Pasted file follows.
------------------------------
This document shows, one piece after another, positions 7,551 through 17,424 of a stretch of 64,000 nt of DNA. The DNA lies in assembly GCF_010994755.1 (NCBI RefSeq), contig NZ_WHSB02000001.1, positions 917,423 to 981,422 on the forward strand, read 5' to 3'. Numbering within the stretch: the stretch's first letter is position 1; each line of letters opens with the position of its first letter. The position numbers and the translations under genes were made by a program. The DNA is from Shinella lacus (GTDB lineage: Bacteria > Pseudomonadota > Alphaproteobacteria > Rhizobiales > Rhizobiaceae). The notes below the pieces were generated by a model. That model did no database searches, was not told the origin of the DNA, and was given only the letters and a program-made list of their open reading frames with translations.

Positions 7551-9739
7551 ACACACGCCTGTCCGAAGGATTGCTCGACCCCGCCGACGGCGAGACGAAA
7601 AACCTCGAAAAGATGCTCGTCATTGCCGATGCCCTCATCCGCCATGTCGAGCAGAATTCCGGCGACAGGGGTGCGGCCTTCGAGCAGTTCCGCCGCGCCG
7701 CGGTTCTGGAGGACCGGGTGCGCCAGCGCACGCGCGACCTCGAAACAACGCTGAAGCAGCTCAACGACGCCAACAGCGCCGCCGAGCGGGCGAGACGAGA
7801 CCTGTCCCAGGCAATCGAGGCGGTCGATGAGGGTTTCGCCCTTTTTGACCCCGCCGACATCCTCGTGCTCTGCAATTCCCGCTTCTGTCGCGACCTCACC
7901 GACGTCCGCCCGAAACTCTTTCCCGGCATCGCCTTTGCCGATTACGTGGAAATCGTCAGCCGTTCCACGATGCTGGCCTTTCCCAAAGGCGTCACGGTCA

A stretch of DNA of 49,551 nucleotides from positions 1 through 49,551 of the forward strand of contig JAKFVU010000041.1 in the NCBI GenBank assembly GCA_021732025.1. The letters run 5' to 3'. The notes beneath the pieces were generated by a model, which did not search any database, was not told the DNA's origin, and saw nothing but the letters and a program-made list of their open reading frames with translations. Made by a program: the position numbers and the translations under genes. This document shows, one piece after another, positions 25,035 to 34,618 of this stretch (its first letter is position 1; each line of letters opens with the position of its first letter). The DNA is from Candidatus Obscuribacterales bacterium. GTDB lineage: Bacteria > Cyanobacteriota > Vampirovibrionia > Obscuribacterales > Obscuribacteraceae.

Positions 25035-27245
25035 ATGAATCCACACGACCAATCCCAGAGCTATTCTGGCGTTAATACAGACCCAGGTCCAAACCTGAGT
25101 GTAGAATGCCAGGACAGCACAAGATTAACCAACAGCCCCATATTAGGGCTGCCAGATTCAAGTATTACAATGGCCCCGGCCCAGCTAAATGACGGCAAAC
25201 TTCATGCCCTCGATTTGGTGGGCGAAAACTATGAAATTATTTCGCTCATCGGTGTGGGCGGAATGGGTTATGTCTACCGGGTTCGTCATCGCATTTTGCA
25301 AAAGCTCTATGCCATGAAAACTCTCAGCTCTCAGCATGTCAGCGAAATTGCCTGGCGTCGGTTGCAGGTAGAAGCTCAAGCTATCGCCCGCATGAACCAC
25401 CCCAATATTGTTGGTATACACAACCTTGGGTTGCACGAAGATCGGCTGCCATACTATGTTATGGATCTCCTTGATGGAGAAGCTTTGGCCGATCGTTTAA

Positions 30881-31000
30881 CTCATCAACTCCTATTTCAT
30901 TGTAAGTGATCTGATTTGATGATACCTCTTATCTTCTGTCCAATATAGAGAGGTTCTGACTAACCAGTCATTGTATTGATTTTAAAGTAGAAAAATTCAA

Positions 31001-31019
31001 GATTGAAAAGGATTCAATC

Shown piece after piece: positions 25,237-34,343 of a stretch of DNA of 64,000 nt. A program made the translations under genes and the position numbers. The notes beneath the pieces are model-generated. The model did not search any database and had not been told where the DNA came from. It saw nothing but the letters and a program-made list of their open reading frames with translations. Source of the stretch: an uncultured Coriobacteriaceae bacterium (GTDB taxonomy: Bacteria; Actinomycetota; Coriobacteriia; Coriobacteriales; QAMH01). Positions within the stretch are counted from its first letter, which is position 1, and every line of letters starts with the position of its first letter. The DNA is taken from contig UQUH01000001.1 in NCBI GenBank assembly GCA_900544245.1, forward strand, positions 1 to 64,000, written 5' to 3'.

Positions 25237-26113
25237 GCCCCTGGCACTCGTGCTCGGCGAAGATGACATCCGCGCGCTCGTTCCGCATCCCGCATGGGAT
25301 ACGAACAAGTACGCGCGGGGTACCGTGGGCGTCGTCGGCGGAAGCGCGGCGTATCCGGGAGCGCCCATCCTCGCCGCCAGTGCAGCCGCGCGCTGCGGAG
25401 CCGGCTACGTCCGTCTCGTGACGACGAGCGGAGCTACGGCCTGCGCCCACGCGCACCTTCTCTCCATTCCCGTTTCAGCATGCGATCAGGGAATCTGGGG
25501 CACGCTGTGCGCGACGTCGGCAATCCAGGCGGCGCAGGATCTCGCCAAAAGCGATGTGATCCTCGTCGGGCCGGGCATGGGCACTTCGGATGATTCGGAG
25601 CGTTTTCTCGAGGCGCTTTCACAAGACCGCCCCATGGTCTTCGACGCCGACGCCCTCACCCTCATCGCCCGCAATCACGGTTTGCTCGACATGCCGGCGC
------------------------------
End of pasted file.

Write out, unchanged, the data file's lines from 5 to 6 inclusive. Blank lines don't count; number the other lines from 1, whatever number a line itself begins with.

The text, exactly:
7701 CGGTTCTGGAGGACCGGGTGCGCCAGCGCACGCGCGACCTCGAAACAACGCTGAAGCAGCTCAACGACGCCAACAGCGCCGCCGAGCGGGCGAGACGAGA
7801 CCTGTCCCAGGCAATCGAGGCGGTCGATGAGGGTTTCGCCCTTTTTGACCCCGCCGACATCCTCGTGCTCTGCAATTCCCGCTTCTGTCGCGACCTCACC